The Empress in the MerryDay Tarot is quite obviously pregnant, and the querent is the mother of several children, including a newborn.  I suggested that the querent not be too self-critical about what she is unable to do because she is so busy tending to the needs of her children.  The querent is very creative, and she needs to use that creativity to expand her tarot practice--one of the symbols in this card is a painter's palette, and she has started making her own tarot deck.  We discussed ways to use the cards she has already created, such as developing homemade greeting cards for sale.  Also, this card indicated that the querent might want to emulate  the Empress as she does her readings, concentrating on a nurturing and creative approach.  The sun in this card is emphasized--the querent is a sunny and warm person, which adds to her appeal as a reader.  Lastly, the outdoors quality of this card reminds the querent to stay present and in nature to keep herself grounded.

Card Four - What can I do to improve my relationship with my husband?

The keywords Louisa Poole uses on the Three of Wands in the MerryDay Tarot are Searching/Traveler.  We discussed the idea that both the querent and her spouse are on different roads, searching for different things in themselves and their lives, though there is also much common ground.  There is nothing wrong with this--in fact, as long as they aren't on divergent roads, each has more to offer the other precisely because they are both learning new things about themselves and life that they can communicate and share.  There is something about this card that speaks of patience and perspective--the querent has "sent out her boats" and needs to wait for her "ship to come in."  Instead of immediately expressing dissatisfaction and/or irritation, the querent needs to stop and look at the big picture.  One thing her spouse wants is for her to be more involved with her children, and this, too, requires patience and perspective--patience with her childrens' less-than-adult needs and personae, and the perspective that these days pass all too quickly.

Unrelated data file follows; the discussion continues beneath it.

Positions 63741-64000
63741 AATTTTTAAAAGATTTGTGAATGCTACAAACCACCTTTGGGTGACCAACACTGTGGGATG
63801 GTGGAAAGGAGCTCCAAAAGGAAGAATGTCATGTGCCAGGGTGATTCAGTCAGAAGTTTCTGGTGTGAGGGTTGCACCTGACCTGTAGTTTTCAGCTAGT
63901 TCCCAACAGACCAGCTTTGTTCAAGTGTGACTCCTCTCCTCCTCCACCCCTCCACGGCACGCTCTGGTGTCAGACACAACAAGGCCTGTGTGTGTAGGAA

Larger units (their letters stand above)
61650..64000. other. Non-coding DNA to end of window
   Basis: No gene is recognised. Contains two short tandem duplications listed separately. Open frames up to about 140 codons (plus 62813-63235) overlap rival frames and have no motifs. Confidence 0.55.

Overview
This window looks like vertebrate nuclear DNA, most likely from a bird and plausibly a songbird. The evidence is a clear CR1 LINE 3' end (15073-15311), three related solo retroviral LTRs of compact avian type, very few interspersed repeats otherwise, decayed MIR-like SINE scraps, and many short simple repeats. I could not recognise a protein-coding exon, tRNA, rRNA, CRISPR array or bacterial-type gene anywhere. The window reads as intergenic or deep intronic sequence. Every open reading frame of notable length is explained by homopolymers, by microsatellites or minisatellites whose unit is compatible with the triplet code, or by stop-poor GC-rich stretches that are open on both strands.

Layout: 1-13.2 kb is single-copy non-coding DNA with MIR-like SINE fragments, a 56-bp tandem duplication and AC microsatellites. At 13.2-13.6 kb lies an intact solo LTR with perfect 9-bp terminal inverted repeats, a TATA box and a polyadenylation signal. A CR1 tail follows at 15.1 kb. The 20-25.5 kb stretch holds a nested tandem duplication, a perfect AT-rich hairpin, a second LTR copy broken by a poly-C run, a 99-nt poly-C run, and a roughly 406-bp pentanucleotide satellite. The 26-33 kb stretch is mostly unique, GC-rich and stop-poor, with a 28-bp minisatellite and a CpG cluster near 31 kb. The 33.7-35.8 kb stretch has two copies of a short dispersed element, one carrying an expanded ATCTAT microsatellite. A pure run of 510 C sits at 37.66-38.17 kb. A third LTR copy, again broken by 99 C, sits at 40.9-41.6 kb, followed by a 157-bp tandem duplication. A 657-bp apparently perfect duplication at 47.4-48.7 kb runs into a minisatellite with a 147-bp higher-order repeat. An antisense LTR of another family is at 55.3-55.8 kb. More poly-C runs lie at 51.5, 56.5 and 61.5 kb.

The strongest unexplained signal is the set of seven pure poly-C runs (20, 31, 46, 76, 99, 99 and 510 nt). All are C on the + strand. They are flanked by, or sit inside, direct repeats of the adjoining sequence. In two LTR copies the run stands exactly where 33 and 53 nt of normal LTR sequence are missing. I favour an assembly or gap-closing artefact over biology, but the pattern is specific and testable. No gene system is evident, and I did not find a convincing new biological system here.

Many of the cards in this reading not only reinforced things the querent knew, but were in the forefront of her mind.  We talked about the importance of displaying this card, because it is so easy for her to forget the importance of the message of the Three of Wands.